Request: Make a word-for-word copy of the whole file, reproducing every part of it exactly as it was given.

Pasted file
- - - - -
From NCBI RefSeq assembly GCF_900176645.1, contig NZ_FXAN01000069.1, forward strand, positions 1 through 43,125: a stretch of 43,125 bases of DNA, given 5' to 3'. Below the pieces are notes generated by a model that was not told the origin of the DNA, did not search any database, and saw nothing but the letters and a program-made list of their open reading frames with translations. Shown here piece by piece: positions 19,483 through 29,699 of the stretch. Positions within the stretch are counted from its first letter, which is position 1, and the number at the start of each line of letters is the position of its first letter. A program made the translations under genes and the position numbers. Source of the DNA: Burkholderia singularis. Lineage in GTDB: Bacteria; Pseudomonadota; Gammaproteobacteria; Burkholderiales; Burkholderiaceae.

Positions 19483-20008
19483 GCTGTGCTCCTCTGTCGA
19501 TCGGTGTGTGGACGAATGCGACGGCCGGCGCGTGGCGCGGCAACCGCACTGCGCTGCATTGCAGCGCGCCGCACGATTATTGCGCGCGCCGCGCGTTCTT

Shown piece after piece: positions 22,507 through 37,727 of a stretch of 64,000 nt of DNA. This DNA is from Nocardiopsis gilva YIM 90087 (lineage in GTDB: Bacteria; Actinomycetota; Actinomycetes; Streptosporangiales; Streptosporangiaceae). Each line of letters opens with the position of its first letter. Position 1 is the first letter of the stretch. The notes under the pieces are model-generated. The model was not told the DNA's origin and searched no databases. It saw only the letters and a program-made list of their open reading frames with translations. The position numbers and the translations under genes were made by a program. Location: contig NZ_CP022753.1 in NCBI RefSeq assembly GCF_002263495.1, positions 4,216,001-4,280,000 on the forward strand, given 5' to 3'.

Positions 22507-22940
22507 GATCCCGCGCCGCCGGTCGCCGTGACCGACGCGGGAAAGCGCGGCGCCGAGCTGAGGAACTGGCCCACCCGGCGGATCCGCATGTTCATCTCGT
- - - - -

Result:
From NCBI RefSeq assembly GCF_900176645.1, contig NZ_FXAN01000069.1, forward strand, positions 1 through 43,125: a stretch of 43,125 bases of DNA, given 5' to 3'. Below the pieces are notes generated by a model that was not told the origin of the DNA, did not search any database, and saw nothing but the letters and a program-made list of their open reading frames with translations. Shown here piece by piece: positions 19,483 through 29,699 of the stretch. Positions within the stretch are counted from its first letter, which is position 1, and the number at the start of each line of letters is the position of its first letter. A program made the translations under genes and the position numbers. Source of the DNA: Burkholderia singularis. Lineage in GTDB: Bacteria; Pseudomonadota; Gammaproteobacteria; Burkholderiales; Burkholderiaceae.

Positions 19483-20008
19483 GCTGTGCTCCTCTGTCGA
19501 TCGGTGTGTGGACGAATGCGACGGCCGGCGCGTGGCGCGGCAACCGCACTGCGCTGCATTGCAGCGCGCCGCACGATTATTGCGCGCGCCGCGCGTTCTT

Shown piece after piece: positions 22,507 through 37,727 of a stretch of 64,000 nt of DNA. This DNA is from Nocardiopsis gilva YIM 90087 (lineage in GTDB: Bacteria; Actinomycetota; Actinomycetes; Streptosporangiales; Streptosporangiaceae). Each line of letters opens with the position of its first letter. Position 1 is the first letter of the stretch. The notes under the pieces are model-generated. The model was not told the DNA's origin and searched no databases. It saw only the letters and a program-made list of their open reading frames with translations. The position numbers and the translations under genes were made by a program. Location: contig NZ_CP022753.1 in NCBI RefSeq assembly GCF_002263495.1, positions 4,216,001-4,280,000 on the forward strand, given 5' to 3'.

Positions 22507-22940
22507 GATCCCGCGCCGCCGGTCGCCGTGACCGACGCGGGAAAGCGCGGCGCCGAGCTGAGGAACTGGCCCACCCGGCGGATCCGCATGTTCATCTCGT